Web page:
Terror leader still mixing with terrorists

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Convicted terrorist leader Abdul Nacer Benbrika is continuing to communicate with known terrorists and may offend again, justifying a court's decision to keep him locked up.

Victoria's Court of Appeal upheld a decision by Justice Andrew Tinney to keep Benbrika behind bars until November 2023.

He became the first Australian convicted of leading a terrorist organisation and was jailed for 15 years in 2009 for encouraging a bomb plot targeting the Melbourne Cricket Ground.

Benbrika completed his sentence last year but had additional time added to his sentence after an application by then-home affairs minister Peter Dutton.

Earlier this year Benbrika failed in a High Court challenge, where he argued the Supreme Court didn't have the power to keep him detained.

He failed again on Tuesday when three of Victoria's top appeals justices ruled that power was properly used.

In reasons released on Wednesday, the judges said looking at Benbrika's offending, his failure to renounce beliefs around violent jihad and terrorism, ongoing contact with known terror offenders and his capacity to radicalise others, the risk of him committing a serious terrorism offence was "very strong".

The terror leader's lawyer Dan Star had argued Justice Tinney also failed to consider a less restrictive method of controlling Benbrika's post-release behaviour.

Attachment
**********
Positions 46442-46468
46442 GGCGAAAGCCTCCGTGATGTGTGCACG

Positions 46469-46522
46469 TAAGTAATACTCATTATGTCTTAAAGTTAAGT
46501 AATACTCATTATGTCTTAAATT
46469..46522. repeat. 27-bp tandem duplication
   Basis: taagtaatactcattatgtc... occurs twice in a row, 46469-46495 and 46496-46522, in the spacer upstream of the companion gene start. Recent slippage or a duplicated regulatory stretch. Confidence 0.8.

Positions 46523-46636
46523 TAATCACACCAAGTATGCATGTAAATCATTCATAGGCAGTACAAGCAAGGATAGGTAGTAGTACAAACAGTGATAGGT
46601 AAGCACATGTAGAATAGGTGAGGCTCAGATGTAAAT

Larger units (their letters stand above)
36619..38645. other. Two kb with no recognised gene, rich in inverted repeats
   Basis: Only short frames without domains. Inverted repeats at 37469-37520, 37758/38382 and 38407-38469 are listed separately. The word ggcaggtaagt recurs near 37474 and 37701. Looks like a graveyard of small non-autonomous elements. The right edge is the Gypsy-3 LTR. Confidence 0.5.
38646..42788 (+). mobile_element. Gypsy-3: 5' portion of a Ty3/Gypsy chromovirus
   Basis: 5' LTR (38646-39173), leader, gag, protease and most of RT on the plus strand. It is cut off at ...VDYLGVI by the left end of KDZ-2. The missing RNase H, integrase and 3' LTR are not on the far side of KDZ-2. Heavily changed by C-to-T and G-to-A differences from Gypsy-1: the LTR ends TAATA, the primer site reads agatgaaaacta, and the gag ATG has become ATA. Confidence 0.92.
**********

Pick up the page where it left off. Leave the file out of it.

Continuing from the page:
The appeal judges said no doubt a control order - which could restrict Benbrika's movements, monitor his activities and trace his whereabouts - could have been fashioned to prevent or restrict him engaging in concerning activities, but that wasn't the point.

They noted that Australian Federal Police assistant commissioner Scott Lee said it would have been "extremely difficult, if not impossible" to create an order stopping Benbrika radicalising, inciting, directing, urging or influencing others to commit serious terrorism offences.

Where it was not possible to list all of the potential people who might seek out Benbrika for advice, or be susceptible to his influence, enforcing any order would also be problematic.

The appeal judges found it would be exceptionally difficult to detect or prove breaches of any order either.

Algerian-born Benbrika had his Australian citizenship cancelled last year.

Under the current order he'll remain in custody until November 2023.

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